Kampala, Uganda | THE INDEPENDENT | All government run health centres operating without latrines should close, the Speaker of Parliament, Rebecca Kadaga, has intimated.
During the opening of the inaugural parliamentary symposium on water and sanitation at Parliament on Friday, 15 November 2019, Kadaga said she was disgusted to learn that a big number of government health centres in Uganda do not have latrines.
“If 85 percent of government health facilities do not have toilets, we should close them. We should create a crisis in the country. Let us close them and then government will wake up,” she said.
Speaker Kadaga said she was disturbed that just like it is the case with latrine coverage, Uganda is also grappling with low levels of water coverage, calling on the Ministry of Water and Environment to refrain from painting a wrong picture of a higher coverage in the country.
“I want to ask the Ministry of Water to stop talking about the 79 percent water coverage because I have spent the last four years providing water in Kamuli district. I have moved around Karamoja and the percentage is about 45. Be sincere and we shall help you,” Kadaga said.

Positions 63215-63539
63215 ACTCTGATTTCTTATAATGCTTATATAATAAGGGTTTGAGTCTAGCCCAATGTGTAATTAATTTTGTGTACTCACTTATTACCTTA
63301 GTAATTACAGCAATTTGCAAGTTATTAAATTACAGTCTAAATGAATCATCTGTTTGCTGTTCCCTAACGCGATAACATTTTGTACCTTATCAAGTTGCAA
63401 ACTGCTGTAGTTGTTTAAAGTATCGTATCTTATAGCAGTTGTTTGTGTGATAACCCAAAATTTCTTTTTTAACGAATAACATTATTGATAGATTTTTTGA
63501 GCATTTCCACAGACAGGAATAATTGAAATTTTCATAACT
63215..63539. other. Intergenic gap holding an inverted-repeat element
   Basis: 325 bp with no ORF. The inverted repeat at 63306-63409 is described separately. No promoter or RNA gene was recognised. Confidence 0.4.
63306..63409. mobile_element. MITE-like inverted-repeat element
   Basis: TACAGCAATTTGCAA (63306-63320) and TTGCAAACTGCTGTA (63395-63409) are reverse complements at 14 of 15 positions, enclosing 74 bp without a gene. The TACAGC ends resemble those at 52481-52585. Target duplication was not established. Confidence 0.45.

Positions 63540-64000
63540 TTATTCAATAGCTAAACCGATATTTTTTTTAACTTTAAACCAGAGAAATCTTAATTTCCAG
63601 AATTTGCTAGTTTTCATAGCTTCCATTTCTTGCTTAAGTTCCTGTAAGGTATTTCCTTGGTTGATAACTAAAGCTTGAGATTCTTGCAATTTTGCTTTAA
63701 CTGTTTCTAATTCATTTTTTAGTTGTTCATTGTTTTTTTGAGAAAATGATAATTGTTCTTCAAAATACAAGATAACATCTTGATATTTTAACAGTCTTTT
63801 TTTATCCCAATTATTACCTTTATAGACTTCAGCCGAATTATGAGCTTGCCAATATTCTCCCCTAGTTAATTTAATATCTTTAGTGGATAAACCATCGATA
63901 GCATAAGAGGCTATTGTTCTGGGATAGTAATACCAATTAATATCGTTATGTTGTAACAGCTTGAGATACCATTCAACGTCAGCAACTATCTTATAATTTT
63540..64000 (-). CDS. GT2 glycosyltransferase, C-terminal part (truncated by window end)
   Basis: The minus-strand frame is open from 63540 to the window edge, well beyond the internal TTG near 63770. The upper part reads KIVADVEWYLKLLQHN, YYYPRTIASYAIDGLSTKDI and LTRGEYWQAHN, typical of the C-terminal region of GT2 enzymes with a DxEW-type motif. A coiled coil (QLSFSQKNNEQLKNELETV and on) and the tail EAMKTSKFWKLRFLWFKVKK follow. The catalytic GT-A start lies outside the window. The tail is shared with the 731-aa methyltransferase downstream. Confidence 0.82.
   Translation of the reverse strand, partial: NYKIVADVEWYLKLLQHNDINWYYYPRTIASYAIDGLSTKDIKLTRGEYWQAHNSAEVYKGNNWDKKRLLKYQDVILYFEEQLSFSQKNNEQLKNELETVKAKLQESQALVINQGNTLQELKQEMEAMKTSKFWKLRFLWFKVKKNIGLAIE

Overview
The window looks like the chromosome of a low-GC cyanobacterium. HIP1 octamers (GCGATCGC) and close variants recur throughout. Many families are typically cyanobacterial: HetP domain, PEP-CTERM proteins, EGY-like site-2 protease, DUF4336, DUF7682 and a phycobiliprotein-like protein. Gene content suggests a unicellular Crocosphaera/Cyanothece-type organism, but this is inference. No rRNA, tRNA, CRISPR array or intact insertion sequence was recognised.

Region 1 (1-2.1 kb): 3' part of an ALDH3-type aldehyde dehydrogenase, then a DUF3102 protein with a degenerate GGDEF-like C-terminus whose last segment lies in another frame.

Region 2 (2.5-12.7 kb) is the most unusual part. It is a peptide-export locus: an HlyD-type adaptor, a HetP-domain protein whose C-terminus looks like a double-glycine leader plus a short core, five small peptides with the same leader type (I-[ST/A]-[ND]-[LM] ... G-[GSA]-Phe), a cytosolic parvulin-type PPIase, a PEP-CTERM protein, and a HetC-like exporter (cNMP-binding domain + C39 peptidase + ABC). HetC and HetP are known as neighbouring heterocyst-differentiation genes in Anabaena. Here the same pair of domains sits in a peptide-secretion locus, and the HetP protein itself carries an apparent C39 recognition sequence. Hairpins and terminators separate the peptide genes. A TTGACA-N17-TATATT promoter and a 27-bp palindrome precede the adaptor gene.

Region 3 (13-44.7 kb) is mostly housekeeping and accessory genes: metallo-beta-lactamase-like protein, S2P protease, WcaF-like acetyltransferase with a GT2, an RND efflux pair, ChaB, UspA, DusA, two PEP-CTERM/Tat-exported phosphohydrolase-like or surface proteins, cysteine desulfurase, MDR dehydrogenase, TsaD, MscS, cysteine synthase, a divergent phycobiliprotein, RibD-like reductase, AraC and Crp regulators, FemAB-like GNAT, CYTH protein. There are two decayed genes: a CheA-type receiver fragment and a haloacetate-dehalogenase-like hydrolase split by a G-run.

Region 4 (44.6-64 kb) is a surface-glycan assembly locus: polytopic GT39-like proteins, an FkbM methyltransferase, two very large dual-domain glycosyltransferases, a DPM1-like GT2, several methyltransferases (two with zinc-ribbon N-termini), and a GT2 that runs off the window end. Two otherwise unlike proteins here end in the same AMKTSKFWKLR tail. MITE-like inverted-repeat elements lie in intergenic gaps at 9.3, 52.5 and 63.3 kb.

She revealed that in her constituency, water shortage had become the source of domestic violence as more men were beating their wives for spending more time fetching water from far off areas. She further said children were getting raped as they trekked long distances searching for water.
Kadaga urged legislators on the Parliamentary Forum on Water, Sanitation and Hygiene (WASH) to interest themselves in budgetary allocations for water and sanitation in the next financial year, urging them to fight for increased funding.
The Chairperson Parliamentary Forum on Water, Sanitation and Hygiene, Hon. Jaqueline Amongin (NRM, Ngora District) reiterated the forum has in response to poor sanitation indicators, prepared a Private Member’s Bill on menstrual health and hygiene to urge government to commit to issues of menstrual health and hygiene.
The Commissioner for Environmental Health in the Ministry of Health, Dr Julian Komuhangi, said the country is generally performing poorly in a range of sanitation and hygiene indicators, with people in many districts still practicing open defecation.
The symposium themed, “The role of Parliament in positioning water, sanitation and hygiene as a key driver for national development” was organised by Parliament’s Forum on Water, Sanitation and Hygiene in partnership with Ministry of Health, Ministry of Water and Environment and UNICEF among many others development partners implementing WASH programmes.